Michael Jones, DVM, DABVP
Vitamin A plays a crucial role in the health of avian species. It is necessary for vision, immune function, normal function of secretory tissues and growth and differentiation of epithelial cells within the respiratory tract and small intestine.3-7 Chronically low dietary vitamin A usually results in respiratory tract disease, poor feather quality and poor growth. Squamous metaplasia of epithelium within the oropharynx, choanal, sinuses, gastrointestinal tract, urogenital tract and uropygial gland and hyperkeratosis of the feet and gout may also occur.3-5 Susceptibility of birds to sinus infections in conjunction with a deficiency of vitamin A appears to be associated with blunting of the papillae of the choanal slit, which suggest inadequate differentiation of the lining of epithelial tissue lining the sinuses.
Minimum vitamin A requirements have been elucidated for various poultry and waterfowl species; however, the exact dietary requirements necessary for maintenance or toxicity in companion avian species is not known.8 Most likely the cause of hypovitaminosis A in psittacine species is the feeding of a seed based diet. Seed mixtures commonly fed to companion birds have concentrations <30 µg/kg and birds maintained on these diets often develop signs of hypovitaminosis.8
Clinical signs include white plaques, abscesses or focal kertinaceous granulomas in the oropharynx, blunting of chaoanal papillae, nasal discharge, periorbital swelling, dyspnea, polyuria, polydipsia, poor feather quality, feather picking and anorexia.5 Diagnosis is usually based upon dietary history, physical examination and cytology of the respiratory tract.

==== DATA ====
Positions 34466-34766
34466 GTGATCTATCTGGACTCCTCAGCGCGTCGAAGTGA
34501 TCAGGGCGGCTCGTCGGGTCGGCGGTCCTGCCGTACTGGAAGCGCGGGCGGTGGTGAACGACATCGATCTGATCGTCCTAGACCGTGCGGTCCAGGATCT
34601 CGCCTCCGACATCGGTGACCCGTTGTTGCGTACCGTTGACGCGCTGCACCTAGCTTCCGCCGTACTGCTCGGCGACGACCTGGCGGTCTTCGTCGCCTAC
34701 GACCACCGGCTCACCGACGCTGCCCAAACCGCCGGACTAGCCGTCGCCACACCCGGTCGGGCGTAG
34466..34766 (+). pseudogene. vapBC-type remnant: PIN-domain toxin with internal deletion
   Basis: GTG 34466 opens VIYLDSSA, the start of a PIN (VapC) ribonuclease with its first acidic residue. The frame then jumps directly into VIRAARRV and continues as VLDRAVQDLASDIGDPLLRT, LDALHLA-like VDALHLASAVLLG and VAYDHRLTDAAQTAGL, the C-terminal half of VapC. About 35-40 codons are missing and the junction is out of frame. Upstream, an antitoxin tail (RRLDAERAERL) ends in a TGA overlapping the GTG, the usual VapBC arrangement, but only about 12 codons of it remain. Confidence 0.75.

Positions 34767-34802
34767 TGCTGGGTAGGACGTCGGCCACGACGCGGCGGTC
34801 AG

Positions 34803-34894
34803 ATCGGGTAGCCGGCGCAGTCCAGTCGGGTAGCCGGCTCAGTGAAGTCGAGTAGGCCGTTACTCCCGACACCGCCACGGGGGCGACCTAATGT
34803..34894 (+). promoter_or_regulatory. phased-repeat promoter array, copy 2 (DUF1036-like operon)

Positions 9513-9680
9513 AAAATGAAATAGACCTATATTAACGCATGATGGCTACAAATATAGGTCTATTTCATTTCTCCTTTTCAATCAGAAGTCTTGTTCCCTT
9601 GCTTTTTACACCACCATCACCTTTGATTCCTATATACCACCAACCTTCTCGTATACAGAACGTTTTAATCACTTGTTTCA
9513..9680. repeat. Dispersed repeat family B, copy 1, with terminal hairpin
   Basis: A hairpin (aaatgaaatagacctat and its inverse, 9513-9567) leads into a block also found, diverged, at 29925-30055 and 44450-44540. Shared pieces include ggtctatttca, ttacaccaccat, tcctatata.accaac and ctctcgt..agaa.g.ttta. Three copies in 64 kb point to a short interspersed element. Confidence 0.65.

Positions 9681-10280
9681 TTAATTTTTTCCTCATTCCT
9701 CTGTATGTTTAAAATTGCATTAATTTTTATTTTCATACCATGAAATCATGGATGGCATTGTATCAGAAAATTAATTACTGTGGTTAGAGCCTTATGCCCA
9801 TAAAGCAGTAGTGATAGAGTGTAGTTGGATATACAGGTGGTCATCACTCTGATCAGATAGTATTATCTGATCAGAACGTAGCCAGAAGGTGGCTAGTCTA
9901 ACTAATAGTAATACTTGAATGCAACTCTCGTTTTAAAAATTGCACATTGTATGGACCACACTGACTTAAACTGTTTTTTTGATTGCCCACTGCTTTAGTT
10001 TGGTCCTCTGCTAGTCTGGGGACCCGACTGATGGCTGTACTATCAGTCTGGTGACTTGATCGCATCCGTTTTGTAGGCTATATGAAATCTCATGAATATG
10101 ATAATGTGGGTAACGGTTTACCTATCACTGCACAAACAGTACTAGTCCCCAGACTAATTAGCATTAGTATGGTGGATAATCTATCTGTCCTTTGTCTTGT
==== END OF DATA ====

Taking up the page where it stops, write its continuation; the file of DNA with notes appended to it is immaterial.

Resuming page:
Converting the bird to a good quality pelleted diet is crucial to correcting dietary deficiencies. Immediate treatment of problems associated with vitamin A deficiency consists of the removal of plaques or abscesses, appropriate antimicrobial therapy, and supplementation of vitamin A both parenterally (maximum 20,000 IU/kg IM)9 (Aquasol A, AstroZeneca LP, Wilmington, DE) and orally as needed. Estimates of the requirements of vitamin A for maintenance is 600 µg/kg or below.8 However, be careful not to over-supplement with vitamin A as the range between deficiency and excess is very narrow compared to other vitamins.8 Many vitamin A supplements that are commercially available prescribe levels of supplementation those results in high levels of vitamin a equivalent to 7,500-30,000 µg/kg in the diet. Additionally, some commercially available pelleted diets are over formulated with vitamin A levels between 1,500-6,000µg/kg diet.8 Koutsos et al demonstrated dietary concentrations = 3,000 µg vitamin A/kg of diet can cause toxicity.8 Signs of vitamin A toxicity include poor feathering, pancreatitis, multifocal accumulation of lymphocytes within the duodenal lamina propria, hyperexcitability and exaggerated vocalizations.8 Converting the bird to a good quality pelleted diet is also crucial to correcting dietary deficiencies.
Excerpt from the article How I diagnose and manage nutritional disease in birds - Michael Jones, DVM, DABVP
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